F. Guillaume Blanchet, University of Alberta, and Pierre Legendre, Université de Montréal

Friedman, M. 1937. The use of ranks to avoid the assumption of normality implicit in the analysis of variance. Journal of the American Statistical Association 32: 675-701.

Kendall, M. G. and B. Babington Smith. 1939. The problem of m rankings. Annals of Mathematical Statistics 10: 275-287.

Legendre, P. 2005. Species associations: the Kendall coefficient of concordance revisited. Journal of Agricultural, Biological, and Environmental Statistics 10: 226-245.

Legendre, P. 2009. Coefficient of concordance. In: Encyclopedia of Research Design. SAGE Publications (in press).

Siegel, S. and N. J. Castellan, Jr. 1988. Nonparametric statistics for the behavioral sciences. 2nd edition. McGraw-Hill, New York.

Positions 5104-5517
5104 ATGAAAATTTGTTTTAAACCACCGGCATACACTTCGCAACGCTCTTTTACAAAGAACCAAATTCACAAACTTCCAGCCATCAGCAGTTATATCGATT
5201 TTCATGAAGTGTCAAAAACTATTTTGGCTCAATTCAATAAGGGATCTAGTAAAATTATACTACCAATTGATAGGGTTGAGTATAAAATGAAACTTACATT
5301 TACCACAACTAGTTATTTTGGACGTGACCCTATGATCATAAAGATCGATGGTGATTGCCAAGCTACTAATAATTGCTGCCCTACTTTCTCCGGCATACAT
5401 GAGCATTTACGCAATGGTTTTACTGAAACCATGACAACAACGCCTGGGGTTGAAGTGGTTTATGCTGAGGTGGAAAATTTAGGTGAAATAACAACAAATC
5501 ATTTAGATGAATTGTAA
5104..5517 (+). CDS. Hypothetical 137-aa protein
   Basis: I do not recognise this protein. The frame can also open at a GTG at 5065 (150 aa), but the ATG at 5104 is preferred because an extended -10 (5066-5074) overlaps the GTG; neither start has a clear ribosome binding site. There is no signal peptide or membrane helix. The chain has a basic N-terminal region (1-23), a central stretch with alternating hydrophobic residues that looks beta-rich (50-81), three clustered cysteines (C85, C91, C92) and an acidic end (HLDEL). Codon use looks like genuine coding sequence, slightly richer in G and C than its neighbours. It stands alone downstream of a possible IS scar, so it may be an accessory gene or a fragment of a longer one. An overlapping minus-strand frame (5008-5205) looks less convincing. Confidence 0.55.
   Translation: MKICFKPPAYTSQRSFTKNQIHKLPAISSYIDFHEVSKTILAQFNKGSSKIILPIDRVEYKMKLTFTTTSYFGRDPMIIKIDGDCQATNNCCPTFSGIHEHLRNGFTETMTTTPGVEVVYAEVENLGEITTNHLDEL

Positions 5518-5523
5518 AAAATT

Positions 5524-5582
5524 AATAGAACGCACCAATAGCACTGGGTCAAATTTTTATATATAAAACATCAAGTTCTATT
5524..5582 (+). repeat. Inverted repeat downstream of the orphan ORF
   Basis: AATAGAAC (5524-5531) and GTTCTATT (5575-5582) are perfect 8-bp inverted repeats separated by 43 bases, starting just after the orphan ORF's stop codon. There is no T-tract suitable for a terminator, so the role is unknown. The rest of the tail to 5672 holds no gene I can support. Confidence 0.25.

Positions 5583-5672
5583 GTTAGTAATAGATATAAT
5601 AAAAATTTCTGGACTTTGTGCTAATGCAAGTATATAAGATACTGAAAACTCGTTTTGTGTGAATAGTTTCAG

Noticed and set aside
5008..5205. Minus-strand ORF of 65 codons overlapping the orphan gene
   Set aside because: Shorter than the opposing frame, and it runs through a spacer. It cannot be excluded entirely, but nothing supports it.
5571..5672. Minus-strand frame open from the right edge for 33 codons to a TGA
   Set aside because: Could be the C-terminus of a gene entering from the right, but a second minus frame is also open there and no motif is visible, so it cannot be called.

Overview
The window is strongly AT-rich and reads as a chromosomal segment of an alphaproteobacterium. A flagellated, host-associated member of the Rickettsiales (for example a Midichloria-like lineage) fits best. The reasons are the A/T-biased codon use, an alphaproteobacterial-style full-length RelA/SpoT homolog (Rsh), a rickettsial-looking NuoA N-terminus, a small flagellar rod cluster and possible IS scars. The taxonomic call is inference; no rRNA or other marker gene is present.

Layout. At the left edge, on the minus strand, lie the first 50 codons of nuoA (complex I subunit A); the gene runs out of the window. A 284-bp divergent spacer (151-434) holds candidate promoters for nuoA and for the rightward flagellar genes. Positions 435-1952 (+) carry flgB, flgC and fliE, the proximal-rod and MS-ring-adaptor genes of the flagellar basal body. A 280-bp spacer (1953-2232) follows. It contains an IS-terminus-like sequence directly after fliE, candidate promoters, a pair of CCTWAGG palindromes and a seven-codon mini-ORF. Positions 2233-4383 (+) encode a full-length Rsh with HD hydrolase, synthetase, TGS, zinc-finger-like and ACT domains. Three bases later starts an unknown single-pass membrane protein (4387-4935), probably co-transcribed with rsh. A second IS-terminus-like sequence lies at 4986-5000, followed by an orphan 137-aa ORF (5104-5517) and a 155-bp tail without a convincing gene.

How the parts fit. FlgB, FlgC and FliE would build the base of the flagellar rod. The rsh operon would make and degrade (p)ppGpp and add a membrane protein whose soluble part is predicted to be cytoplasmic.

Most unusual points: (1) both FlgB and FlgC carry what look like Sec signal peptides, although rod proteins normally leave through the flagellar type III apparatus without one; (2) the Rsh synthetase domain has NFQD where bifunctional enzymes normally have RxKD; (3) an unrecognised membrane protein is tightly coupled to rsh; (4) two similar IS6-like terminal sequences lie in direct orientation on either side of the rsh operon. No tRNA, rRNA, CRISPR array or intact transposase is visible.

`cor`

, `friedman.test`

,
`hclust`

, `cutree`

, `kmeans`

,
`cascadeKM`

.

```
data(mite)
mite.hel <- decostand(mite, "hel")
# Reproduce the results shown in Table 2 of Legendre (2005), a single group
mite.small <- mite.hel[c(4,9,14,22,31,34,45,53,61,69),c(13:15,23)]
kendall.global(mite.small, nperm=49)
kendall.post(mite.small, mult="holm", nperm=49)
# Reproduce the results shown in Tables 3 and 4 of Legendre (2005), 2 groups
group <-c(1,1,2,1,1,1,1,1,2,1,1,1,1,1,1,2,1,2,1,1,1,1,2,1,2,1,1,1,1,1,2,2,2,2,2)
kendall.global(mite.hel, group=group, nperm=49)
kendall.post(mite.hel, group=group, mult="holm", nperm=49)
# NOTE: 'nperm' argument usually needs to be larger than 49.
# It was set to this low value for demonstration purposes.
```